• that they will take the bank holiday as annual leave and receive holiday pay for this day (which would require the employer to top up to normal pay any furlough pay received); or
  • that the day of annual leave due for the bank holiday can be deferred until a later date. Employers should ensure that workers who choose this option continue to receive their full holiday entitlement.

Holiday pay:

In terms of holiday pay, the principle is that the pay received by a worker while they are on holiday should reflect what they would have earned if they had been at work and working.

Holiday pay, whether the worker is on furlough or not, should be based on a worker’s usual earnings (i.e. not on the level of pay they are receiving on furlough).  Employers therefore need to calculate the correct holiday pay (at either the employee’s normal rate of pay or the average pay received in the previous 52 working week reference period where an employee receives variable pay).  Where this is above the pay the worker receives while on furlough, the employer must top up the worker’s pay (but can still continue to claim the 80% from the Government).

If an employer cannot afford to fund the top-up for holiday pay, it would be reasonable to refuse a request to take holiday at this time. As set out below, annual leave can now be carried forward over the next two leave years. Salary in lieu of holiday is not permitted in any circumstances other than termination of employment.

Carry forward of holiday:

The guidance summarises the effect of the special Coronavirus (COVID-19) statutory rules in relation to carry-over of annual leave, under the Working Time (Coronavirus) (Amendment) Regulations 2020 (see our May Newsletter Government reforms (3): Carry over of holiday due to Coronavirus (COVID-19)).

The guidance explains that, where it has not been reasonably practicable for the worker to take some or all of the four weeks’ holiday due to the effects of Coronavirus (COVID-19), the untaken amount may be carried forward into the following two leave years.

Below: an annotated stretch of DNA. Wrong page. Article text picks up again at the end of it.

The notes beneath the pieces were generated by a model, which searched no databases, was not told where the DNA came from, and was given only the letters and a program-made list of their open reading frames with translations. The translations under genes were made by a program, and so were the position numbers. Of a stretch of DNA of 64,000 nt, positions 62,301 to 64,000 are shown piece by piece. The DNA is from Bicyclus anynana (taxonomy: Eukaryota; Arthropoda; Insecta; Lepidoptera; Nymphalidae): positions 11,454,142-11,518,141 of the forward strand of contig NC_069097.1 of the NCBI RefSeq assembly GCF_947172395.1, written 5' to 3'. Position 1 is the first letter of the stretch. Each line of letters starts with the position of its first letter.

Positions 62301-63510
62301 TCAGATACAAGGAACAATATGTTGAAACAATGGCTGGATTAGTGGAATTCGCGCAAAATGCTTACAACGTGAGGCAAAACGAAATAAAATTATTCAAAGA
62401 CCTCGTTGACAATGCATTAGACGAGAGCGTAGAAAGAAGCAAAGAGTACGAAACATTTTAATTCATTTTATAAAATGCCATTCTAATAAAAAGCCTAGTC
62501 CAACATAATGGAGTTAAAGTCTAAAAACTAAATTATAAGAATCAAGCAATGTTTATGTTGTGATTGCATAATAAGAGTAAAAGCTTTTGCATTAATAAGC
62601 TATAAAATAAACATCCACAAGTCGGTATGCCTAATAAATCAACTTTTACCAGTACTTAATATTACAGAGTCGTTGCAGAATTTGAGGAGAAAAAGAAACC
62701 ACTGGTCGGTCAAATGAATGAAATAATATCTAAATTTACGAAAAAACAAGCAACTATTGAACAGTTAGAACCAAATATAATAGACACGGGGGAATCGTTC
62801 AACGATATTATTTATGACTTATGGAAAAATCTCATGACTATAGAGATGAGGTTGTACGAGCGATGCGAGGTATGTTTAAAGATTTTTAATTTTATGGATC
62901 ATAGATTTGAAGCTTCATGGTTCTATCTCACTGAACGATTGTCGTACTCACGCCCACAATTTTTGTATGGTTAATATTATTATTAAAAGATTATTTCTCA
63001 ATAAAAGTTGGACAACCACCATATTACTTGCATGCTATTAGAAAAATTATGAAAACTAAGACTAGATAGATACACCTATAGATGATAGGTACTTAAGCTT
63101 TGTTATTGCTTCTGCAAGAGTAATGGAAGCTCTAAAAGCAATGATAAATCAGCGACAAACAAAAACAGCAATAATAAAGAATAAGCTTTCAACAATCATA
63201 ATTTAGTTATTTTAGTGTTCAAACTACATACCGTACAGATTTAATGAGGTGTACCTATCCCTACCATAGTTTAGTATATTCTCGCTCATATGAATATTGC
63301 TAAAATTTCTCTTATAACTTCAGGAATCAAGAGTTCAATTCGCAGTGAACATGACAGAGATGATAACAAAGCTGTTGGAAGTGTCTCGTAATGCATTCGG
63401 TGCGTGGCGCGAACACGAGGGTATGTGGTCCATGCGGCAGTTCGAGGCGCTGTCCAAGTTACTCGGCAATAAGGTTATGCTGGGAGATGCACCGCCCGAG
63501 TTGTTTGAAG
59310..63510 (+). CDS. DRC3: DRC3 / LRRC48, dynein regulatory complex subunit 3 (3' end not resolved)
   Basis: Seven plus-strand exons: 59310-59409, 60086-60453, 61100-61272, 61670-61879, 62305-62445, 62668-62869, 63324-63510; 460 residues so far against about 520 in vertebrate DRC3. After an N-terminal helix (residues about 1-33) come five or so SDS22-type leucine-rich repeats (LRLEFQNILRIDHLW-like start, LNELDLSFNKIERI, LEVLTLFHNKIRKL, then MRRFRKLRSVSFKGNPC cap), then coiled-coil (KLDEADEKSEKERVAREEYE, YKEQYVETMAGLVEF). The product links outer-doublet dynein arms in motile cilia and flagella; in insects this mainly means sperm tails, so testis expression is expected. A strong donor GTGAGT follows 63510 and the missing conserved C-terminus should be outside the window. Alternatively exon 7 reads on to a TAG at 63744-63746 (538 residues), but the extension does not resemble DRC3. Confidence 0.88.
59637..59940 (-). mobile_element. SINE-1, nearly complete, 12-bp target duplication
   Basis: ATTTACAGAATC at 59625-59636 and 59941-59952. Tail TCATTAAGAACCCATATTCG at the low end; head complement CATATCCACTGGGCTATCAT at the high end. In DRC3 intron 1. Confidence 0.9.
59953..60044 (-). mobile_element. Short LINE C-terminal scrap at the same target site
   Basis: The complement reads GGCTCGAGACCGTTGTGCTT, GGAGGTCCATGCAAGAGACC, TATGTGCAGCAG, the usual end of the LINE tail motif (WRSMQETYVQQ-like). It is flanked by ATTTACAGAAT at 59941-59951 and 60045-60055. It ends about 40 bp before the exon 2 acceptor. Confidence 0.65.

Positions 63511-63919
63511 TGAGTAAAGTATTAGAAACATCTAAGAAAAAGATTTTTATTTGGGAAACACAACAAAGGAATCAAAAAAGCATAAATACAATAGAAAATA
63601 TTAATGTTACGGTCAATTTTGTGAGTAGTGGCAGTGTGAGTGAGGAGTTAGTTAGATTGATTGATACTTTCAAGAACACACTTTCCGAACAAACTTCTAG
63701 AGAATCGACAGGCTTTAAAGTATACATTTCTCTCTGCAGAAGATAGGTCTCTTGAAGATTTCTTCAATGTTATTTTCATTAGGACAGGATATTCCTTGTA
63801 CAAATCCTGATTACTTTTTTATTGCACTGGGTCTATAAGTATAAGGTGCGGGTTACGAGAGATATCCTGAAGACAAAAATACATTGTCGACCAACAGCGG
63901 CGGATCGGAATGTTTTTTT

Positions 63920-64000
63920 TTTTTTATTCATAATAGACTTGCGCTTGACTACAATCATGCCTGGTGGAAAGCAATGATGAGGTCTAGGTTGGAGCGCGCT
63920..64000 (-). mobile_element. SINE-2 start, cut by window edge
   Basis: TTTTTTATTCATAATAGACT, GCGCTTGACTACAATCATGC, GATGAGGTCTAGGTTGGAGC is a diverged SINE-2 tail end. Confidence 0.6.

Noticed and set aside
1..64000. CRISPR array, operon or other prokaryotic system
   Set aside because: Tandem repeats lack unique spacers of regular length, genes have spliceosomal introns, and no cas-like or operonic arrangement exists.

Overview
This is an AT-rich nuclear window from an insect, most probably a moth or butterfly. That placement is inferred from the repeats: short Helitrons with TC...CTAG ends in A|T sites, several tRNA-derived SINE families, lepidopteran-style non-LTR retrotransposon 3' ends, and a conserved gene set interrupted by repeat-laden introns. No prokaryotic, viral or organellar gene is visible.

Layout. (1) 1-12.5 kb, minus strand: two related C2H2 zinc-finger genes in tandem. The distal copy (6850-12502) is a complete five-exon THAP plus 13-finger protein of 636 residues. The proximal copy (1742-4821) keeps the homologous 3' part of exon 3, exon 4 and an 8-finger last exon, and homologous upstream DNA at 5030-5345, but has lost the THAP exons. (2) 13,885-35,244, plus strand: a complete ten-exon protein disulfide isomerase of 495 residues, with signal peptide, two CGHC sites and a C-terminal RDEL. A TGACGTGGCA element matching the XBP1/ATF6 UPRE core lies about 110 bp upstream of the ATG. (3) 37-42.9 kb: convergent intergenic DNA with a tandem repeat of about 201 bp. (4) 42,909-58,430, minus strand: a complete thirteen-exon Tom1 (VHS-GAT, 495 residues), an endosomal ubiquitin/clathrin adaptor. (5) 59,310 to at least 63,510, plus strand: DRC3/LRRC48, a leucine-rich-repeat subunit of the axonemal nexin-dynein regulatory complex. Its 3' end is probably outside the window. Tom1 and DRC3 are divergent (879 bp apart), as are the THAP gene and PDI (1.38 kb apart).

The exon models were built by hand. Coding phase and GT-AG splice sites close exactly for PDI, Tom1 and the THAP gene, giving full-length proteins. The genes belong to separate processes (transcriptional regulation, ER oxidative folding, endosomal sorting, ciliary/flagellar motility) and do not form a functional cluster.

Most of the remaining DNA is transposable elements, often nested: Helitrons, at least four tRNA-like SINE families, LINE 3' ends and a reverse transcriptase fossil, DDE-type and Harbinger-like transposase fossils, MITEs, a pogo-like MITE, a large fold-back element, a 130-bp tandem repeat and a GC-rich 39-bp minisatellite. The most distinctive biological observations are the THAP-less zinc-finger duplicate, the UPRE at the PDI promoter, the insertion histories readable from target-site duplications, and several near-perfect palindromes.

However, some of the annual leave entitlement will not be able to be carried forward. That proportion would include:

  • the 1.6 weeks of additional annual leave; and
  • any part of the basic four weeks in respect of which it can be said that it was, despite ‘the effects of coronavirus’, nonetheless ‘reasonably practicable’ for the worker to take that leave during the original leave year to which it relates.

As regards such parts of annual leave that cannot be carried forward, the guidance states that employers must give staff the opportunity to take that leave before the end of the leave year (to prevent them from losing the leave when the leave year ends).

Factors to take into account in understanding when it is “not reasonably practicable” for staff to take holiday include:

  • whether the employer has faced an increase in demand due to Coronavirus (COVID-19), so that it reasonably requires the worker to continue to be at work and is unable to meet the demand by alternative practical measures;
  • considering the extent the workforce has been disrupted by Coronavirus (COVID-19) and the practical options available to provide temporary cover of essential activities;
  • the health of staff and how soon they need a period of rest and relaxation;
  • the length of time remaining in the employer’s leave year, to enable the staff to take leave later within the leave year;
  • the extent to which the worker taking leave would impact on the wider society’s response to and recovery from Coronavirus (COVID-19); and
  • the ability of the remainder of the available workforce to provide cover for the staff on leave.

The guidance states that furloughed staff are unlikely to need to carry forward statutory annual leave, as they will be able to take it during the furlough period.  However, the guidance notes that if, due to the impact of Coronavirus (COVID-19)  on operations, an employer is unable to fund the difference between the CJRS grant and the worker’s normal remuneration, it would be “not reasonably practicable” for the employee to take leave and the carry forward of that holiday would be justified.